Fast Five Quiz: Migraine Variants

Jasvinder P. Chawla, MD, MBA


October 12, 2020

Abdominal migraine symptoms are usually relieved with sleep, and antiemetic agents may help to abort an acute attack.

Acute treatment options for patients with hemiplegic migraine include antiemetic agents, nonsteroidal anti-inflammatory drugs, and non-narcotic pain relievers. Due to the potential for vasoconstrictive effects, triptans and ergotamine preparations are contraindicated for patients with hemiplegic migraine.

Early use of intravenous fluids containing an adequate amount of glucose (which can prevent a catabolic state) and analgesic agents may abort an attack of cyclic vomiting syndrome.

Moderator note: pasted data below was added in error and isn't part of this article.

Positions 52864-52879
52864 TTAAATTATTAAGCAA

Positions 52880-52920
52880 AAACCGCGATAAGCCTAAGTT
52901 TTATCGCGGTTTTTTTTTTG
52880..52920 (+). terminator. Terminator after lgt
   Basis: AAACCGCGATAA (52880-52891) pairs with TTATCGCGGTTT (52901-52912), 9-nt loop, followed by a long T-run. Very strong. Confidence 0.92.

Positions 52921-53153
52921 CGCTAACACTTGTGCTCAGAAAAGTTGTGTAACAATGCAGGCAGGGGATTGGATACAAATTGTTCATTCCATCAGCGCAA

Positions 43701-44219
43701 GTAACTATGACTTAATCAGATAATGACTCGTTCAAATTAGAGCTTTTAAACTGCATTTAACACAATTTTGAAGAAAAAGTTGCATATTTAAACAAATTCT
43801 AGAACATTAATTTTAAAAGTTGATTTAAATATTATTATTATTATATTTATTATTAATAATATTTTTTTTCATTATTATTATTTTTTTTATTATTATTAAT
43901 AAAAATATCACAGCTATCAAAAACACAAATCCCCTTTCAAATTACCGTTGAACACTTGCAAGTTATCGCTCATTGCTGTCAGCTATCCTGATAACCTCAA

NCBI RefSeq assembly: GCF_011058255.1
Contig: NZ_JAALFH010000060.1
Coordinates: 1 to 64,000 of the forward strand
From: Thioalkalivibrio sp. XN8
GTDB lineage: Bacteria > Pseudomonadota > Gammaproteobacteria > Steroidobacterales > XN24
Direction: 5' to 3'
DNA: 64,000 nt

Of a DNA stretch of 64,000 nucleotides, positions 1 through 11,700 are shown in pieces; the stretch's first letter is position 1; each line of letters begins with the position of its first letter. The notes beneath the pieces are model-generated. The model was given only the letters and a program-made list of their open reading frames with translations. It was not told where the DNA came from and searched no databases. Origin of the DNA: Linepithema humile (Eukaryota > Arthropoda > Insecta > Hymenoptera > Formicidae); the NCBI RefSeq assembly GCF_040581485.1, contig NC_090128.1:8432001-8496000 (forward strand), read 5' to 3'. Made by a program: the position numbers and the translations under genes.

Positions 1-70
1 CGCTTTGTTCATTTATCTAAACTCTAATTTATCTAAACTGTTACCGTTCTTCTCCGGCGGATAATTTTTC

Prophylaxis with tricyclic antidepressants, beta blockers, calcium channel blockers, or antiepileptic drugs is recommended for patients with migrainous infarctions. Triptans, ergots, and dihydroergotamine are contraindicated in these patients. Nonsteroidal anti-inflammatory drugs, antiemetic agents, and non-narcotic pain relievers may be helpful for some patients. Long-term antiplatelet therapy is indicated.

Learn more about the treatment of migraine variants.

Editor's Recommendations


Comments on Medscape are moderated and should be professional in tone and on topic. You must declare any conflicts of interest related to your comments and responses. Please see our Commenting Guide for further information. We reserve the right to remove posts at our sole discretion.